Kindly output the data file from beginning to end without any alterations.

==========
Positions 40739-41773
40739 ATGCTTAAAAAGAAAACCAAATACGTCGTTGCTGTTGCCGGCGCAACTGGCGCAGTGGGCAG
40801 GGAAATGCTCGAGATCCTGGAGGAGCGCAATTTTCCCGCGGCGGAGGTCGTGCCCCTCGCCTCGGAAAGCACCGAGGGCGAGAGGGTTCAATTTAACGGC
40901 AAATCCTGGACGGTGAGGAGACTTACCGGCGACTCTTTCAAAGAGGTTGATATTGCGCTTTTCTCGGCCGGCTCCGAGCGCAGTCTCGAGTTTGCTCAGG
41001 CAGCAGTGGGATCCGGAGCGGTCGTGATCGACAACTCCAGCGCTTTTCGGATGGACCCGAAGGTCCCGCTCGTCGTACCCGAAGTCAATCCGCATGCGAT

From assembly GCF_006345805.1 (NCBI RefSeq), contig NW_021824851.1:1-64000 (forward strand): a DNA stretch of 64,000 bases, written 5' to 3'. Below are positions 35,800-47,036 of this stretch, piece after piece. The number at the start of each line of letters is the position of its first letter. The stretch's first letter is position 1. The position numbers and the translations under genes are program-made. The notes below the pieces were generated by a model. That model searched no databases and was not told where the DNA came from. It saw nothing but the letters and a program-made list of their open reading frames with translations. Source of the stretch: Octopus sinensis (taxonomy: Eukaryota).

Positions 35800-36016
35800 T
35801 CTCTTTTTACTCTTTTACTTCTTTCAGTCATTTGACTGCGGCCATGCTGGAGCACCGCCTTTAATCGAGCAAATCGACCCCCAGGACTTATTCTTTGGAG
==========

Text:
Positions 40739-41773
40739 ATGCTTAAAAAGAAAACCAAATACGTCGTTGCTGTTGCCGGCGCAACTGGCGCAGTGGGCAG
40801 GGAAATGCTCGAGATCCTGGAGGAGCGCAATTTTCCCGCGGCGGAGGTCGTGCCCCTCGCCTCGGAAAGCACCGAGGGCGAGAGGGTTCAATTTAACGGC
40901 AAATCCTGGACGGTGAGGAGACTTACCGGCGACTCTTTCAAAGAGGTTGATATTGCGCTTTTCTCGGCCGGCTCCGAGCGCAGTCTCGAGTTTGCTCAGG
41001 CAGCAGTGGGATCCGGAGCGGTCGTGATCGACAACTCCAGCGCTTTTCGGATGGACCCGAAGGTCCCGCTCGTCGTACCCGAAGTCAATCCGCATGCGAT

From assembly GCF_006345805.1 (NCBI RefSeq), contig NW_021824851.1:1-64000 (forward strand): a DNA stretch of 64,000 bases, written 5' to 3'. Below are positions 35,800-47,036 of this stretch, piece after piece. The number at the start of each line of letters is the position of its first letter. The stretch's first letter is position 1. The position numbers and the translations under genes are program-made. The notes below the pieces were generated by a model. That model searched no databases and was not told where the DNA came from. It saw nothing but the letters and a program-made list of their open reading frames with translations. Source of the stretch: Octopus sinensis (taxonomy: Eukaryota).

Positions 35800-36016
35800 T
35801 CTCTTTTTACTCTTTTACTTCTTTCAGTCATTTGACTGCGGCCATGCTGGAGCACCGCCTTTAATCGAGCAAATCGACCCCCAGGACTTATTCTTTGGAG